Close Up

26 May 2017: Full Metal Jacket

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Full Metal Jacket
Stanley Kubrick
1987 | 112 min | Colour | DCP

"Although initially received with bewilderment, Full Metal Jacket (1987) now stands among the key works in Stanley Kubrick’s exploration of identity and its problematic nature. Fairly closely adapted from Gustav Hasford’s 1979 novel The Short-Timers, Kubrick’s film follows a young recruit dubbed Private Joker (played by Matthew Modine) – tellingly, we never learn his real name – as he moves from basic training on Parris Island to the hell of Vietnam. The screenplay was written by Kubrick in collaboration with Michael Herr, author of Dispatches, from which many details – including the key image of the words ‘Born to Kill’ “placed in all innocence next to the peace symbol” on Joker’s helmet – were directly taken.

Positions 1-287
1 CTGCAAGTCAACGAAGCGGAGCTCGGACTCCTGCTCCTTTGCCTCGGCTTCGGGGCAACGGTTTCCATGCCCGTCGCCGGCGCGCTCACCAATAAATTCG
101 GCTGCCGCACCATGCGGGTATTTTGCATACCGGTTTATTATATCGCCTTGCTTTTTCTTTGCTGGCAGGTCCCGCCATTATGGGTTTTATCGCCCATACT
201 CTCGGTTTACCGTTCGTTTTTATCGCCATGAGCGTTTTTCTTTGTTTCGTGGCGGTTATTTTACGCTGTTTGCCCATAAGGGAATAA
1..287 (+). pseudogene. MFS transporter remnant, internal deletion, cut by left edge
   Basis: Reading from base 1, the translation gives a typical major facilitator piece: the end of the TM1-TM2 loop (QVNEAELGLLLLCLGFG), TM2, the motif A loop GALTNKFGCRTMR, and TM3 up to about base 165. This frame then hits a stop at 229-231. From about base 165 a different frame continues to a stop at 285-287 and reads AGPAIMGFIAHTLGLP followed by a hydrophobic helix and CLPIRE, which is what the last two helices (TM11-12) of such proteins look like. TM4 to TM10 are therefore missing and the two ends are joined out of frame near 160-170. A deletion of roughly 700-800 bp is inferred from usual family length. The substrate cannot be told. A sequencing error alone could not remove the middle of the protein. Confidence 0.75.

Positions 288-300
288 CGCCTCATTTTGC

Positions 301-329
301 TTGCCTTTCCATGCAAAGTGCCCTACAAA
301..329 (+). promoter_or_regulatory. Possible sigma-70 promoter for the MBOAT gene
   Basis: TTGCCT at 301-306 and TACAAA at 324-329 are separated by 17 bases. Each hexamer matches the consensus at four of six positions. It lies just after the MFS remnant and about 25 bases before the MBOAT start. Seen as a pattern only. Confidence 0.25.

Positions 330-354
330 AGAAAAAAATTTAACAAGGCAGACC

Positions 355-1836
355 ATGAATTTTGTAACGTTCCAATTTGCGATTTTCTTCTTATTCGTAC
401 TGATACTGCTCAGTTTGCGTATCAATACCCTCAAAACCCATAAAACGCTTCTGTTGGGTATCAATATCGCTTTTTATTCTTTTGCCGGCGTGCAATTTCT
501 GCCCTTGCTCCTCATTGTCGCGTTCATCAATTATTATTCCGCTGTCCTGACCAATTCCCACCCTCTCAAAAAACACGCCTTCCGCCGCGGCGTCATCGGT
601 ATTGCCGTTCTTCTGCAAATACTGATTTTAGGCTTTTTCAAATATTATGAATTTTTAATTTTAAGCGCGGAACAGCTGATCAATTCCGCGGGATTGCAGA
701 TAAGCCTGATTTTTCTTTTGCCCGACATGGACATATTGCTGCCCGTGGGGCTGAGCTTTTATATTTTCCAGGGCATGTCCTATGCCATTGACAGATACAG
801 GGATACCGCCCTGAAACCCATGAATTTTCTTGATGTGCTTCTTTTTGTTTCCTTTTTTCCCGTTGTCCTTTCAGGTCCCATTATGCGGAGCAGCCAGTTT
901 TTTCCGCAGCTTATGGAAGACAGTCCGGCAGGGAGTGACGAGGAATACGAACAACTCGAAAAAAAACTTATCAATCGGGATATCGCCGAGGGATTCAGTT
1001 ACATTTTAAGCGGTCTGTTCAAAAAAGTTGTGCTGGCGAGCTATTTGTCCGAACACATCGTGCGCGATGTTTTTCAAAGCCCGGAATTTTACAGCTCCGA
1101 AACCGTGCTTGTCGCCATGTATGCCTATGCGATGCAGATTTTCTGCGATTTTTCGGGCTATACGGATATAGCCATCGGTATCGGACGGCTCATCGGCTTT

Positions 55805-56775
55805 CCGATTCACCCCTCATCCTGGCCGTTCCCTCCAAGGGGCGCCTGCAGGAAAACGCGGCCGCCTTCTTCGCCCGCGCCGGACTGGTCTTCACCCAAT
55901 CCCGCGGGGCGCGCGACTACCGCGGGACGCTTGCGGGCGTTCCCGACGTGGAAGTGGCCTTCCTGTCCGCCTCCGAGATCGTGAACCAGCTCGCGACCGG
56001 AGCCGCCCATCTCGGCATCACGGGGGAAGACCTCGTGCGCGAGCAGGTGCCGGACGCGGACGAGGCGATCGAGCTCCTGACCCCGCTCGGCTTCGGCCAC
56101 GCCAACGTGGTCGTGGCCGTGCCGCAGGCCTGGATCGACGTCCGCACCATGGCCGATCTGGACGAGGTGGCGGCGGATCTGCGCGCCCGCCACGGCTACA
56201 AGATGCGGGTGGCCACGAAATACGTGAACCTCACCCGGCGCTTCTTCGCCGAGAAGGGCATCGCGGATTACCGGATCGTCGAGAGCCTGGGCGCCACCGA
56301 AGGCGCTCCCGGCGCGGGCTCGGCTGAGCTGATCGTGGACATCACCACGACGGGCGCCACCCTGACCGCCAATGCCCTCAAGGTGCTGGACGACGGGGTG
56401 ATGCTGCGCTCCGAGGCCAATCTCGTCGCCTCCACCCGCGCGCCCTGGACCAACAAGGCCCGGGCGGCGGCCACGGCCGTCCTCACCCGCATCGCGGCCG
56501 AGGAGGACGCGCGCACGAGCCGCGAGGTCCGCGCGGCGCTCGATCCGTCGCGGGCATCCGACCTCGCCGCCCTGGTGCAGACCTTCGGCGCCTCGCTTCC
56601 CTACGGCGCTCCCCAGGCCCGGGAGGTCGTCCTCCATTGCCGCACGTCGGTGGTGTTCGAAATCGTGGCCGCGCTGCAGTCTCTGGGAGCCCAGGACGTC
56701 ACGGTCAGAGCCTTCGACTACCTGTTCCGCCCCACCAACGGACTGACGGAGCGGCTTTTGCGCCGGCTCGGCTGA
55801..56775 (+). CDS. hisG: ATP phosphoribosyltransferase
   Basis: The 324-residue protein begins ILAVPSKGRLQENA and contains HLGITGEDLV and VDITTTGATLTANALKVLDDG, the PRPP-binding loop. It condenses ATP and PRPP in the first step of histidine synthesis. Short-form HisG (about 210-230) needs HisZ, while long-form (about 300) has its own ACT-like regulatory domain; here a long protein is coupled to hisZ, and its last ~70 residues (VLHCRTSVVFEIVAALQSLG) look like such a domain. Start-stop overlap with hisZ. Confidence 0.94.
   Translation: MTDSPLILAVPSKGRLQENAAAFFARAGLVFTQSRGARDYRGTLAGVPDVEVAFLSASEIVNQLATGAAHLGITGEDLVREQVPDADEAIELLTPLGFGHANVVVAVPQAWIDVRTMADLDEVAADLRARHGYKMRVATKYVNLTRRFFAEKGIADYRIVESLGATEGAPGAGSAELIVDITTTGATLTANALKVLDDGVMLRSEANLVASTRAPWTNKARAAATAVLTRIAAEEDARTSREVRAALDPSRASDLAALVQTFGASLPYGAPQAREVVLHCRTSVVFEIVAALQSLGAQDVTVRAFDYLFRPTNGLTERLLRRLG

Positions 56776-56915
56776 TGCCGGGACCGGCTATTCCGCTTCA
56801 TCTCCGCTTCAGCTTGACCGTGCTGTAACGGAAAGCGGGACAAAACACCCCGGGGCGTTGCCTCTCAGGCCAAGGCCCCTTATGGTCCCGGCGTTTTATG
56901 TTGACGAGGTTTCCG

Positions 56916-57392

In Full Metal Jacket, Kubrick continues his concern with the limits of free will already evident in such diverse figures as Humbert Humbert (James Mason) in Lolita (1961), the eponymous protagonist of Barry Lyndon (1975), the HAL 9000 computer in 2001: A Space Odyssey (1968), The Shining (1980)’s Jack Torrance (Jack Nicholson) and A Clockwork Orange (1971)’s Alex (Malcolm McDowell). In Full Metal Jacket, this theme is explored through the sadistic process according to which young recruits have their individual personalities broken down so that they can be rebuilt as fighting machines. Kubrick’s fascination with supposedly flawless systems running out of control (evident in all his films) emerges when Pyle (Vincent D’Onofrio) shoots his creator, thus becoming the perfect killer Sergeant Hartman (Lee Ermey) hoped to shape (this is even clearer in the novel, where the DI’s final words are “Private Pyle, I’m proud…”)." – Brad Stevens


 

Part of our season retrospective on Stanley Kubrick